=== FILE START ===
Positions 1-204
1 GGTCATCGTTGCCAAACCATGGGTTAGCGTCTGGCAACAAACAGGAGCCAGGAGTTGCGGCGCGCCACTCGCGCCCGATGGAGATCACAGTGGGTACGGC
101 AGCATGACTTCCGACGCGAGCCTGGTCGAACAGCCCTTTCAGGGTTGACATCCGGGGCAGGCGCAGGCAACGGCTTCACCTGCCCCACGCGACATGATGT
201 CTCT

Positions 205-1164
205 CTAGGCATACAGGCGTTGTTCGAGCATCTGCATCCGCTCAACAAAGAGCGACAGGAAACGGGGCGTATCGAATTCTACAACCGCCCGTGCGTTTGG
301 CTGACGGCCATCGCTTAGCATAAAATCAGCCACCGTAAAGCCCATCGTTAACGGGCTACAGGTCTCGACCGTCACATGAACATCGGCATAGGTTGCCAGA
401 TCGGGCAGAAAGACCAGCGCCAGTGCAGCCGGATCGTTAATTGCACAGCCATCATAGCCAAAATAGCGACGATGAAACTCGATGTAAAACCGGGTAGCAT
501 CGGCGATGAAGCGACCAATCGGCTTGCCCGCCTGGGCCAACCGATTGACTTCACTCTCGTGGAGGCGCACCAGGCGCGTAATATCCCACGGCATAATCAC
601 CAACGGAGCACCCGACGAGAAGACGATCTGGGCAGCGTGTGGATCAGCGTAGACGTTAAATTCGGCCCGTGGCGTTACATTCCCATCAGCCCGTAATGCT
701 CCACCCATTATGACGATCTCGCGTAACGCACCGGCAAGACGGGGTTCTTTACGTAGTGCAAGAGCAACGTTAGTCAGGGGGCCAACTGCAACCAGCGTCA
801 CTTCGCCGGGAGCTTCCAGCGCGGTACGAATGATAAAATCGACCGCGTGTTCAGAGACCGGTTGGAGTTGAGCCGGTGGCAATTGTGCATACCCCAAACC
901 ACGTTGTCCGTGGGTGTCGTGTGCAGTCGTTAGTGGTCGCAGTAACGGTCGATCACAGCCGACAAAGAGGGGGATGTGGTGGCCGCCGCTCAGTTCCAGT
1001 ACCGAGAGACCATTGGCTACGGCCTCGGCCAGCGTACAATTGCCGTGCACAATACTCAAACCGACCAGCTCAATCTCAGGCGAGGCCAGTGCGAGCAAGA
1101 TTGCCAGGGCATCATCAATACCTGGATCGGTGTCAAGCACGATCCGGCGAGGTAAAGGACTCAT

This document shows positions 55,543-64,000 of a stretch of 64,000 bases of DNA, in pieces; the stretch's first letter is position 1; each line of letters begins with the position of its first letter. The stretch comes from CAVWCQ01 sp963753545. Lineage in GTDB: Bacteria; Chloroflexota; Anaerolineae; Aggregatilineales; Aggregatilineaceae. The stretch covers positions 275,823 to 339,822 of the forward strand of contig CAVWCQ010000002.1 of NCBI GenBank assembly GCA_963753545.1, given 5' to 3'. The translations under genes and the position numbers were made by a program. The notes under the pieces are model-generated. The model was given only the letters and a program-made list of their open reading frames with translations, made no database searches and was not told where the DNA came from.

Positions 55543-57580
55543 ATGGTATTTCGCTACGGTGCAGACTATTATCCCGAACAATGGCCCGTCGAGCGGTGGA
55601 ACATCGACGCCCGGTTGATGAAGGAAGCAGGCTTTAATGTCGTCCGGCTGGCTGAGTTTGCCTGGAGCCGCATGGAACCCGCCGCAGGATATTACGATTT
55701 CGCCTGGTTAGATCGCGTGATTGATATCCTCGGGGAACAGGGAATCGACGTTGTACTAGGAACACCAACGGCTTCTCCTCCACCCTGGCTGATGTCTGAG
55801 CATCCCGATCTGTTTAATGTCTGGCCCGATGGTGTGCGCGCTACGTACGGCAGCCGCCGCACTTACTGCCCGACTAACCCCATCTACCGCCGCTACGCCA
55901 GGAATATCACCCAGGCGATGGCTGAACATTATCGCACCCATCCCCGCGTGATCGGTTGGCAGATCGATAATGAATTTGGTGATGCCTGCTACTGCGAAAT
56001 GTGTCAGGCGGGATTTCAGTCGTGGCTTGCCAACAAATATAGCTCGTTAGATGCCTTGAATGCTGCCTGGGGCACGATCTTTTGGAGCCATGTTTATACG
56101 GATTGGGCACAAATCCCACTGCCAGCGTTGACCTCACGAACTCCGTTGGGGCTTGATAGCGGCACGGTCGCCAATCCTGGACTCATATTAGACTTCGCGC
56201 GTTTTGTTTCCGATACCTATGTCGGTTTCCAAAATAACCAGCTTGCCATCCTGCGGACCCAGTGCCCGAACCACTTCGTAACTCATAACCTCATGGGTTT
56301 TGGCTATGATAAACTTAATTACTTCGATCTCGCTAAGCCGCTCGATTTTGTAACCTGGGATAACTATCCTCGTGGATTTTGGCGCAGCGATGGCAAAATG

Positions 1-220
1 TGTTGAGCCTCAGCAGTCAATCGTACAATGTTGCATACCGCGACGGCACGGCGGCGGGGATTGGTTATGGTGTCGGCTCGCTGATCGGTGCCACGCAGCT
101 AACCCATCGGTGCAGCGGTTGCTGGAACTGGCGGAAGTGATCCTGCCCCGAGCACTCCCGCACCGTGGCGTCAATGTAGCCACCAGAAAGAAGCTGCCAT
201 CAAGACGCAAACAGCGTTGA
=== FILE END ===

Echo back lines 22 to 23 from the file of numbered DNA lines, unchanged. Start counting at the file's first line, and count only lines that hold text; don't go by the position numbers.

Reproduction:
55901 GGAATATCACCCAGGCGATGGCTGAACATTATCGCACCCATCCCCGCGTGATCGGTTGGCAGATCGATAATGAATTTGGTGATGCCTGCTACTGCGAAAT
56001 GTGTCAGGCGGGATTTCAGTCGTGGCTTGCCAACAAATATAGCTCGTTAGATGCCTTGAATGCTGCCTGGGGCACGATCTTTTGGAGCCATGTTTATACG